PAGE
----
By Claire Goodwin: So you’ve been to a powwow, you’ve read the blog posts and you think you might fancy organising a mini powwow of your own?
The interest in organising regional powwows has been so great that I thought you might like to know a few home truths about just what goes into these things. Although I’d like you to think we did a little charm dance and a powwow appeared, in reality it was quite hard work.
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After you’ve read this, if I haven’t managed to put you off then dust yourself off, make yourself a cuppa and go plan powwow brilliance. You can do it!
So, let’s start at the beginning – why did we organise a regional powwow?
In all honesty it was a bit of a fluke. Jo and I are both passionate about paraplanning – we’ve been to the conferences, the meetings, embraced the social media thing and got the t-shirt.
We know how much of a difference it can make for paraplanners to get out there and network; the great stuff we all learn from it. We also know how important it is to raise awareness of what a paraplanner does.
We’ve been talking about arranging some kind of best practice discussion for almost a year. So when a sponsor approached us and offered to support us we almost bit his hand off!
But what then? How would this event look? How would we get people to go along? We were stumped. We tried to start organising but we didn’t get very far; we just didn’t have the structure or the systems.
By chance, out of nowhere, along came this. Ahhhhhaaaaaa a Powwow! A gathering of like minded individuals who were to meet to learn things, share things and fix things.
This was exactly what we were trying to do, just on a smaller scale and without the teepees, totem pole, or campfire (we decided to keep the chocolate idea, we could manage that one).
So the concept of the first regional powwow was born.
After some suitable flattery to the organisers of the main powwow we joined forces for the good of paraplanning and chocolate. Hurrah!
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Now down to the serious business: what did it actually take to arrange Powwow Up North?
Well let’s start with a word to the wise shall we?
We are paraplanners; it’s our job, not our life.
Occasionally we might think or talk about our jobs outside of work but other than that we have families, friends, a social life, a whole other world. Organising a powwow seriously encroached into this.
Unless you are some kind of paraplanning automaton I’m guessing you have a life too. So ask yourself if you are willing to sidestep this real life for a few months. Prepare to eat sleep and drink the Powwow, because you will; you just can’t help it.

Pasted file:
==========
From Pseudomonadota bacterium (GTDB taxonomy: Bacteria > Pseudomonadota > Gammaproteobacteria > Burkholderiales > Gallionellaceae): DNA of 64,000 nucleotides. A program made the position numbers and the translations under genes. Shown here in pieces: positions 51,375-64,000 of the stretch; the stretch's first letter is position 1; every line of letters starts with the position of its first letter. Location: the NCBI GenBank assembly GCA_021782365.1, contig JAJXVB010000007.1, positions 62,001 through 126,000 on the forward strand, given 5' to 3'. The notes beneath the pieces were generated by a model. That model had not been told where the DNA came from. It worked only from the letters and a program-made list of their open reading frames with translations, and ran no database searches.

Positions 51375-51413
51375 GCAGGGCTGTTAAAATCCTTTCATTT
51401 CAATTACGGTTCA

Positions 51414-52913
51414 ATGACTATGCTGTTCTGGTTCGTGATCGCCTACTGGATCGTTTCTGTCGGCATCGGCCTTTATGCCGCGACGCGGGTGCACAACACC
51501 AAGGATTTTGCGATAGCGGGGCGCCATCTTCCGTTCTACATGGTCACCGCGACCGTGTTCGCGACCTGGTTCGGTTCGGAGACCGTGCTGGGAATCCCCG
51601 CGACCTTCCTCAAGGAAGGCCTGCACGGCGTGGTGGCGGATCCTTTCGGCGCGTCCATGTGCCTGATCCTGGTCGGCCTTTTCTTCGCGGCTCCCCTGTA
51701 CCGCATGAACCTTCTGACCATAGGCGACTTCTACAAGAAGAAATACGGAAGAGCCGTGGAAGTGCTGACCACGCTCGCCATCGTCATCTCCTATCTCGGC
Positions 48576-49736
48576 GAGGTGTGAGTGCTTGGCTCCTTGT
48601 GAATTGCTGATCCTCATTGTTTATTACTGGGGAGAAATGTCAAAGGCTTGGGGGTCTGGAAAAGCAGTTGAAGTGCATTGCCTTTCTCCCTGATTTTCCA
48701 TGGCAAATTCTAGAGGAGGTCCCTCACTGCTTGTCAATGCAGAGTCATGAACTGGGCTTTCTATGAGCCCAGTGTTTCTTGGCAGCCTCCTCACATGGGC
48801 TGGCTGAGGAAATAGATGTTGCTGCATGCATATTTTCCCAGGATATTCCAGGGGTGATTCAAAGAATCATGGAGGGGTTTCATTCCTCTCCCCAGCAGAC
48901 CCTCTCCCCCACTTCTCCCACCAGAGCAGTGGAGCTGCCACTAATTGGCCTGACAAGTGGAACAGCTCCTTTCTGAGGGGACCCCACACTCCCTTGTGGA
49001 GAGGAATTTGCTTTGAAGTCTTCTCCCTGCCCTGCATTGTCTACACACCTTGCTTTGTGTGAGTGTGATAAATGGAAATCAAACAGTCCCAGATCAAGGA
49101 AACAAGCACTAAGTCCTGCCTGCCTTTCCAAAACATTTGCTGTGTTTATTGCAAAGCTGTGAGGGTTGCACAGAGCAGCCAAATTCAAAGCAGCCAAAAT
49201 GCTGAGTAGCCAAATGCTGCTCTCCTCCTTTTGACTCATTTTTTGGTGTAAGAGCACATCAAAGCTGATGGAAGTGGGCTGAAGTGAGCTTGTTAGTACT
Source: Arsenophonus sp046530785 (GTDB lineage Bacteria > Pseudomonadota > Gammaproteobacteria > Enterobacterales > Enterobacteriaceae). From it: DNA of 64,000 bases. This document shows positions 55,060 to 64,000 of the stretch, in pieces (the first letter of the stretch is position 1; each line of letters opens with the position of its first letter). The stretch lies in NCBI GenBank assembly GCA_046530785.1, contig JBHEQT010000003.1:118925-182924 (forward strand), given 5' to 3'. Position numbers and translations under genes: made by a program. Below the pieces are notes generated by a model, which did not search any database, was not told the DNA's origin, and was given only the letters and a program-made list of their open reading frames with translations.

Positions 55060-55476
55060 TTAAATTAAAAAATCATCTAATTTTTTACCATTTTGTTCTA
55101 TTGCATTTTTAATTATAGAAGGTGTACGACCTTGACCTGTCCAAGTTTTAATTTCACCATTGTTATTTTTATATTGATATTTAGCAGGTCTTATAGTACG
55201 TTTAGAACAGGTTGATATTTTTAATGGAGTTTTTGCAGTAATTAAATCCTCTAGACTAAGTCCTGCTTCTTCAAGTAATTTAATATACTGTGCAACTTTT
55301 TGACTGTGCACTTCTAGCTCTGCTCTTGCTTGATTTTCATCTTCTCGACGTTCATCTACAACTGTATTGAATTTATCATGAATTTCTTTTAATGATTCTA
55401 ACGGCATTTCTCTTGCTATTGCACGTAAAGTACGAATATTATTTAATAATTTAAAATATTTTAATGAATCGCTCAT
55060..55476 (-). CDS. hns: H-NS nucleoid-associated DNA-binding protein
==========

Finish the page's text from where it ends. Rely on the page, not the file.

At ten o’clock one Saturday evening, Jo was overheard uttering swear words at the online ticketing system when she got a little frustrated with it. I woke up at 5.30 one Tuesday morning having had a nightmare because we all had exams coming up and we would have to spend three days away from the Powwow – what if something happened while no-one was available? – what about our powwow? It was quite traumatic!
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It was probably equally traumatic for our loved ones and let’s not forget our employers in all of this.
If you are thinking of organising a powwow you will spend the majority of time outside of office hours sorting it out. But in all honesty, there were times when we had to do things IN office hours: conference calls, replying to emails, speaking to journalists etc.
This cannot be done without the support of an understanding employer and for this we are both grateful. You need to make sure that you have their support before you decide to put yourself forward for this. It’s great for personal development and CPD; there will be things that you learn that you can put into practice in your normal working environment but this will impact on you at work. There’s no getting around this fact.
Speaking to journalists can be fun too. One of my personal highlights was when Jo was misquoted in an article – ‘Clive Goodwin and I are organising a best practice meeting.’ – oh it was a sheer joy explaining to everyone that I was in fact ‘Clive’!
The logistical bit was actually quite easy once we had the support of the main Powwow; it was the emotional attachment that we hadn’t bargained for.
So Powwow Up North was not like speaking at a conference or writing a blog. Yes, we had to muster up the courage to stand in front of twenty-odd people and rouse them into a lively debate, to tap into what they wanted to talk about. We had to be prepared to improvise. More than that though, Powwow Up North was our baby.
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For this reason, on Tuesday the 15th of October, I transformed into some kind of weird character that no-one recognised; a kind of cross between Christoph Waltz and Miranda Hart (yes, that weird).
When Jo saw me at the venue for the first time she said “Claire, are you ok? You seem a little…wired!”
Of course, she was spot on. I was a little ‘wired.’ But I didn’t need to be – thanks to the commitment of the people that turned up to powwow.
Everyone was happy to participate, share ideas, be open and honest in their discussions. Some people even brought their own chocolate! They were an awesome bunch.
The emails that we have had since, and the thanks on the day from our fellow Powwowers, have made it all worthwhile.
And that’s it.
That’s the spirit of the Powwow.
That’s why we did it; why we dreamt about it and why we lived Powwow Up North for a few months.
It was bloody well worth it.Back to Resources